I am going to be running an overhead air line about 50" with a few drops - one man shop, 5 hp compressor. I'm convince that copper is the way to go. At the big box they have "L" or "M" copper tube (1/32 or 3/64 wall, or vice versa). Which is ok to use?
I think I read or heard somewhere that the water separating filter should be located some distance from the compressor – is this true? Also, should the main line pitch back towards the compressor and the drops go up then down?
(Dust Collection and Safety Equipment Forum)
From contributor L:
You should keep the water separator as far as you can from the compressor. It's not a bad idea to have a slight back tilt for the condensation to go back to the compressor. Have a drop and ball valve and at each quick connect to remove water from that point. Below is a small sketch.
Disclaimer: I have only permanently installed one line (50' run to pocket hole machine) with air hose. I intended to install an additional line to the bander, but just hooked up my portable compressor instead for now. I believe I will run more hose soon so I too can stop coiling and uncoiling hoses to spray, use nail guns, etc.
Your 5hp air compressor probably sits on a tank that should be more than adequate for your system. (Ideally you would install another tank on the opposite side of the system.) Copper isn't totally ideal (it has a higher internal resistance, especially at the joints) but it is the best for you application.
Whatever you do, don’t install PVC or plastic. They can explode under pressure – very dangerous! Either wall thickness of Copper is rated for your pressure ranges, but I always like to go with the thicker since it is safer and easier to sweat.
You don't really need a moisture filter as your tank will condense most of the water vapor while it is sitting there. (A particulate filter is always a good idea). Also, you can't filter water if it is in vapor form - you have to condense it first and then separate (remove) it.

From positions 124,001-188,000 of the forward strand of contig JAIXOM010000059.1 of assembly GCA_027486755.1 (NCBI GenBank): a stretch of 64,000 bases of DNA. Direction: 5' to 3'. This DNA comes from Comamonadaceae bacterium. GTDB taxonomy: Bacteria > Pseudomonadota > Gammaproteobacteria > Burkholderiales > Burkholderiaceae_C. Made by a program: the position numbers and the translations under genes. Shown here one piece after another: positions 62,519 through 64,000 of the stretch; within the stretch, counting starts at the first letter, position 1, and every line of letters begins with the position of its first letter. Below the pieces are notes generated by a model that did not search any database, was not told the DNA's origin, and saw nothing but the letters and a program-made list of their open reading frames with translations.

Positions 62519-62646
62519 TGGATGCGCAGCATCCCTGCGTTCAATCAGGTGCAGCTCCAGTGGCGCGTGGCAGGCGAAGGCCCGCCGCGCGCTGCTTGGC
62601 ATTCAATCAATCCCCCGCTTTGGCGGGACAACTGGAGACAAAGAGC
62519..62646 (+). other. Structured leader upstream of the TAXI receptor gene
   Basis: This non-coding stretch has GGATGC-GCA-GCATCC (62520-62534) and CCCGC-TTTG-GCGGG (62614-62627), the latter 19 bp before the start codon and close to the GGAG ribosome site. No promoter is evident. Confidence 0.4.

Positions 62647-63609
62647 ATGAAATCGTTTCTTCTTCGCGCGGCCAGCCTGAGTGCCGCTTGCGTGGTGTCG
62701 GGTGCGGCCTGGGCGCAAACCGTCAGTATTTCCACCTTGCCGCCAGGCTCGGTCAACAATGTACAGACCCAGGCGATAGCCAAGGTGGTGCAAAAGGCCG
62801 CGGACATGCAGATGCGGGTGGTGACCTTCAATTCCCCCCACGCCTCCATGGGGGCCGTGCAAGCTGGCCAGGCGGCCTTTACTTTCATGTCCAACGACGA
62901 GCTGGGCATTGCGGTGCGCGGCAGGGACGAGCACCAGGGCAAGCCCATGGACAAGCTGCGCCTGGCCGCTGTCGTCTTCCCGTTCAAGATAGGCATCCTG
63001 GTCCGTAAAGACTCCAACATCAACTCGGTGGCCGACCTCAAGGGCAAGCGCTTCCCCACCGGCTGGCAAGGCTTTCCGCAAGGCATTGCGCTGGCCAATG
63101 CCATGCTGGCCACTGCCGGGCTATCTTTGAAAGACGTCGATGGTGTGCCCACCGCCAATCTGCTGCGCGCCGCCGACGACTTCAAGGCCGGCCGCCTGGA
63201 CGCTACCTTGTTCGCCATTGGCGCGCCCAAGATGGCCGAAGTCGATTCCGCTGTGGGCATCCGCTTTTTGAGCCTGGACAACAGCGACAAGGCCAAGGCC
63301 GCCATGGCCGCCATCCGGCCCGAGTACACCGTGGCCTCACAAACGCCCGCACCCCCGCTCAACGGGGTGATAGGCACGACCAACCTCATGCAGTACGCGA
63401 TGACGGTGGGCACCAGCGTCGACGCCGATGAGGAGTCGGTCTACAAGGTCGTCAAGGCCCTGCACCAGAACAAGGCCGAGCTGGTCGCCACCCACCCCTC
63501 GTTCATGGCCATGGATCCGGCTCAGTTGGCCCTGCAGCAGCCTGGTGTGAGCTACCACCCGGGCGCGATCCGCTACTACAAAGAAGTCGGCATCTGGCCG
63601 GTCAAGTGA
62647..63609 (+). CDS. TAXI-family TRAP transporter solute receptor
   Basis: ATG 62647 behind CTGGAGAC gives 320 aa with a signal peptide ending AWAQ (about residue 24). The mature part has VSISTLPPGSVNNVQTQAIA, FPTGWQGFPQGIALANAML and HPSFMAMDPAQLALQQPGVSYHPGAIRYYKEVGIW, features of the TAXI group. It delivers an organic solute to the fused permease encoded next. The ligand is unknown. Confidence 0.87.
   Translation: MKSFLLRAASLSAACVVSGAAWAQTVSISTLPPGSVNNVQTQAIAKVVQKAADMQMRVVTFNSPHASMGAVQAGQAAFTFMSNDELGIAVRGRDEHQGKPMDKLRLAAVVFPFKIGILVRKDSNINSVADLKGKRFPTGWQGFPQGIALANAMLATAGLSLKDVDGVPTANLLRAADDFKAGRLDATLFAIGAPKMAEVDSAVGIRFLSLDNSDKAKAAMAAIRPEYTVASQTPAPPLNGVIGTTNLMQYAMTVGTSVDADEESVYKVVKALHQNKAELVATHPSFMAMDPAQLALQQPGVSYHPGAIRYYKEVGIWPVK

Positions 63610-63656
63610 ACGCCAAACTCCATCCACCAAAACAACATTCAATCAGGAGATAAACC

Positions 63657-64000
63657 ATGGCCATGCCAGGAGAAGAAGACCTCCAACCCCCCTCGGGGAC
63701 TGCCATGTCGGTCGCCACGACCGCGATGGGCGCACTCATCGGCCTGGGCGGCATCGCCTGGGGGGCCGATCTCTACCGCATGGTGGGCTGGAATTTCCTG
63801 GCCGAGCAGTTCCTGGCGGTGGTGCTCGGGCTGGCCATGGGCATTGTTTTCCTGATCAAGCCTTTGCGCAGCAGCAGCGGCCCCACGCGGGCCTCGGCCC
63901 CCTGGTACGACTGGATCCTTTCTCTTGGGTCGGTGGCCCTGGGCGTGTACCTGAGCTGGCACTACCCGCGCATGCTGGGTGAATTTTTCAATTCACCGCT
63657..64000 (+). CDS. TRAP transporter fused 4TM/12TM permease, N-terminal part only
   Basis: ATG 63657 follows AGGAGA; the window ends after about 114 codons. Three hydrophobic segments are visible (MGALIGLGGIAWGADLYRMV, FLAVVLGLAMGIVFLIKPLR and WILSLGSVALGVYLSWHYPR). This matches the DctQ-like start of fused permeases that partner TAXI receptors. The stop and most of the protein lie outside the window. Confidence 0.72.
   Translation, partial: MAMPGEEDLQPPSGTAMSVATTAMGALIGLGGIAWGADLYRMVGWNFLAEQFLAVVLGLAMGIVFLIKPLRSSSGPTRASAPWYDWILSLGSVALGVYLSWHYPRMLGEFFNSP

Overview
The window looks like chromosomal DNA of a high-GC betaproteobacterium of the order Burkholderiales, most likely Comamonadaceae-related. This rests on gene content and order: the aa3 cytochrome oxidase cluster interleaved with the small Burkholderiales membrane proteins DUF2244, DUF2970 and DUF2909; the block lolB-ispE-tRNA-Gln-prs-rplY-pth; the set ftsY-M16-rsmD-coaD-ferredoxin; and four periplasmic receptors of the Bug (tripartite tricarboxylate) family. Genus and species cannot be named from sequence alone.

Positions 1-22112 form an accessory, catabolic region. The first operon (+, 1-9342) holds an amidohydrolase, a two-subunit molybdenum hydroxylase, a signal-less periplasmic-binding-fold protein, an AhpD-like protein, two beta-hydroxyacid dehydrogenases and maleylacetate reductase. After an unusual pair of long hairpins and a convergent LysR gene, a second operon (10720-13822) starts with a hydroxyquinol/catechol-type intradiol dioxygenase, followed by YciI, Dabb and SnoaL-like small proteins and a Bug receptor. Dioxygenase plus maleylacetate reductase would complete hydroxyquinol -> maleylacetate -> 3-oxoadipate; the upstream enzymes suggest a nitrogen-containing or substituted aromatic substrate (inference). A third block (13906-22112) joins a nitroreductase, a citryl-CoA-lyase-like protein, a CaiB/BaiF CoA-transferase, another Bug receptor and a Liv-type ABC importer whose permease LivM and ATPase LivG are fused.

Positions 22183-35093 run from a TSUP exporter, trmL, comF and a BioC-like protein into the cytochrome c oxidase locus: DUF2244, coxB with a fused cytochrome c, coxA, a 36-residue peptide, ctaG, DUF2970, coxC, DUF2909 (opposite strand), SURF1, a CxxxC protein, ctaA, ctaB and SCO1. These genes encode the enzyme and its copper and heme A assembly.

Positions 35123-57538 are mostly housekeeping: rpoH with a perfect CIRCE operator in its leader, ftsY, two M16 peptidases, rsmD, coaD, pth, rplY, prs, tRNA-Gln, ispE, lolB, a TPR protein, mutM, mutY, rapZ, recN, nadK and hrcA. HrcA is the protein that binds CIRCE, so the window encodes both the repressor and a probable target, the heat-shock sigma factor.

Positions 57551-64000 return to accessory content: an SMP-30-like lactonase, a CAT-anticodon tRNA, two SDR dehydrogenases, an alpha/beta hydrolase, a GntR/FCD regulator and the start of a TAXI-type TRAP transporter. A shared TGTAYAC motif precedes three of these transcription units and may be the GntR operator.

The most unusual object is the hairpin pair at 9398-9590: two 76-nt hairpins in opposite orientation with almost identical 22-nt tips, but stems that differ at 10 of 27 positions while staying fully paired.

This is only important if you will be spraying paint, etc with your compressed air. You can do this with a desiccant or refrigerated air dryer and moisture separator. You will want to have a way to remove the water from your tank - they make automatic drains, but you could just get away with emptying it frequently. Also, having your looped air system slope away from your compressor and installing a drop at the lowest point with another water drain is a good idea. (Your idea of sloping the system toward your compressor drains the moisture back into your tank and is not a bad idea either, but it is better have a moisture drop at the lowest point of your loop - don't let this fill up with water)!
Your system should loop around back on itself for maximum and equal flow to all drops. As far as your drops, you said they should go up then down. This is another way to prevent condensed moisture from getting to your tools. This is a wise move and I recommend that you do it.
As far as other tips, install a few more drops than you need. With copper it is much easier to add them when you install your system. Also, fix all your air leaks quickly. They make your system much less efficient and put a lot more wear on your compressor. If you can hear the leak, it is a very significant leak in terms of compressed air. You should inspect your installation under pressure with soap/water for smaller leaks. Although not as important, they add up quickly!